Huge complex of 500 standing stones found in Spain

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Ryann McEnany — sister of ex-Trump White House press secretary and Fox News contributor Kayleigh McEnany — explains how it works in a YouTube video.

Like most dating apps, it has icebreaker questions for users to answer. But McEnany doesn’t show any questions about pets, favorite foods, ‘best vacations ever’ or beloved movie quotes.

Her demo shows The Right Stuff asking users for their “favorite liberal lie” and a “quick rant.” There’s also a fill-in-the-blank sentence that begins, “Alexa, change the….”

The woman in the video inserts the word “President.”

READ: Trump advisers call out Kimberly Guilfoyle as one of the biggest ‘grifters’ in the former president’s orbit

McEnany explains users must attach photos of themselves engaged in fun activities with family and “people you love.” The demo shows a young woman golfing as Trump leans over her, grinning and giving the thumbs-up sign.

“We’re sorry,” McEnany says to her unseen audience,
“that you’ve had to endure years of bad dates and wasted time with people who don’t see the world our way: the right way.”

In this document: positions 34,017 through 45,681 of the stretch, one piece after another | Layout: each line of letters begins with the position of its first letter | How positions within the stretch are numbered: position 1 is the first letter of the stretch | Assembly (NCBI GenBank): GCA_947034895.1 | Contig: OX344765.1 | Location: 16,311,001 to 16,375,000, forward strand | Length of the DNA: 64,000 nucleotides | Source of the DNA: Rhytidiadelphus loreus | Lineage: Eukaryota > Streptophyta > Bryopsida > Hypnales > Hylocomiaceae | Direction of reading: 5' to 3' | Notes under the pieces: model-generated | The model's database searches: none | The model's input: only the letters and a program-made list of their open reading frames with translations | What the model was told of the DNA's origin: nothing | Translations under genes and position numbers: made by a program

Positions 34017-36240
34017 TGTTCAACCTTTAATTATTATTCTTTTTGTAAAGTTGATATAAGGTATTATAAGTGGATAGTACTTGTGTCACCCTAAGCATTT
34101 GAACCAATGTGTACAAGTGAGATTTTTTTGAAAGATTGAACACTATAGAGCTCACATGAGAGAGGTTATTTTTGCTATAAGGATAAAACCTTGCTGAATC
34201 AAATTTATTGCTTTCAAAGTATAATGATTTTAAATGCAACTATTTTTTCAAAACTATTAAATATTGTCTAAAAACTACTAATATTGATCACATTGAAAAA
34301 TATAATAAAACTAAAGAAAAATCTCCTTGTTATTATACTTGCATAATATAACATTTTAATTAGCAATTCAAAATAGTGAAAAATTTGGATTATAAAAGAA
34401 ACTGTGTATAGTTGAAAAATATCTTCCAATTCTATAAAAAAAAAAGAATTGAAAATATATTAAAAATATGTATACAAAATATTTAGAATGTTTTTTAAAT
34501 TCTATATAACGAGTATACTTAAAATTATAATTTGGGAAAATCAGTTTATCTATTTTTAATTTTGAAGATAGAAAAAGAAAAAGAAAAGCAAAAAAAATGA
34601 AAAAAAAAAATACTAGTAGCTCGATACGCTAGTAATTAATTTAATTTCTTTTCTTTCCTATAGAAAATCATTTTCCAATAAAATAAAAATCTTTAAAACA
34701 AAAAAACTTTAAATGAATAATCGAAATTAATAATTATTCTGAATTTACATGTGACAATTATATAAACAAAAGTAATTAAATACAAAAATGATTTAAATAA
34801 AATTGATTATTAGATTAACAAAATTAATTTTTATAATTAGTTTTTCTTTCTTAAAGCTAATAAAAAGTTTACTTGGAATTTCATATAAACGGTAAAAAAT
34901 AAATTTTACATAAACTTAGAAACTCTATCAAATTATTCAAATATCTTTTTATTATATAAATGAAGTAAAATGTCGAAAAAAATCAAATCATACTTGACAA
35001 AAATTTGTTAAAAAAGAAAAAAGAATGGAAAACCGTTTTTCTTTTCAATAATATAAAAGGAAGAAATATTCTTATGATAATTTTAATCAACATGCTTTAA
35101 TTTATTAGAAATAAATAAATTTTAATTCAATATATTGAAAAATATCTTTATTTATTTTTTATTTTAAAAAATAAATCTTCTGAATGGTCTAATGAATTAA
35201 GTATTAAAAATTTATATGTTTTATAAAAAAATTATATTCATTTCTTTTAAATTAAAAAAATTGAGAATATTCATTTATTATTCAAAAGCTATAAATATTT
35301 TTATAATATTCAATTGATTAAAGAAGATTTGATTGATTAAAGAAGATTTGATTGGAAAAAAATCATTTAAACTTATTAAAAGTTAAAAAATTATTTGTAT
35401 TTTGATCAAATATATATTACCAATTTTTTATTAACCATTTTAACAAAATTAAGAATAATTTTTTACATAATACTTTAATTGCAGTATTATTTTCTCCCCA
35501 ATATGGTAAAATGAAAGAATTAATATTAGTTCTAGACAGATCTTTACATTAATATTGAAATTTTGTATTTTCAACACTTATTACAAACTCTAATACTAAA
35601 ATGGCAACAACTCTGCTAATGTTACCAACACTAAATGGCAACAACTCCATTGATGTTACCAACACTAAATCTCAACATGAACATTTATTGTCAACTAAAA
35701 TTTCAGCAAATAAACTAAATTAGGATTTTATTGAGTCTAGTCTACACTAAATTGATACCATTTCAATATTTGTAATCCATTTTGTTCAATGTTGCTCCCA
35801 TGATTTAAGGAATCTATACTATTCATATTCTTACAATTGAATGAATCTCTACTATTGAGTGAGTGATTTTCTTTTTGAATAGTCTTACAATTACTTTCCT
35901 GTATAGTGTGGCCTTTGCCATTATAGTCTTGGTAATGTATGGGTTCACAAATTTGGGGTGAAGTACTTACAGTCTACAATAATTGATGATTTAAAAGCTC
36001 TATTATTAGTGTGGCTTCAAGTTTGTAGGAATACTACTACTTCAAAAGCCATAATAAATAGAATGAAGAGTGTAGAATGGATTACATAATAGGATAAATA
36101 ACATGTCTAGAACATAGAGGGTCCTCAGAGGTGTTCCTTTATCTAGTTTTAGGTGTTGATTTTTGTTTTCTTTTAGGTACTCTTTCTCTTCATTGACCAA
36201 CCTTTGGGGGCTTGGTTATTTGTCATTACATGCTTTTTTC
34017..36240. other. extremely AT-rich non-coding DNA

The app was co-founded by three former Trump world figures, including John McEntee, a former Trump administration official The ABC News’ Jonathan Karl called “the man who made Jan. 6 possible.”

John McEntee managed Fox News social media accounts before he joined the Trump campaign in 2016. He was 29 in 2020 when Trump hired him as Office of Presidential Personnel director.

During his tenure, McEntee froze all political appointments in the federal government. He ordered department heads to search for anyone who wasn’t fully loyal and devoted to Trump and remove them. McEntee’s new role was controversial for he had been fired from the White House in 2018 for being unable to get the required security clearance.

The controversy didn’t put a dent in his clout, even after Trump lost the election and insurrection ensued.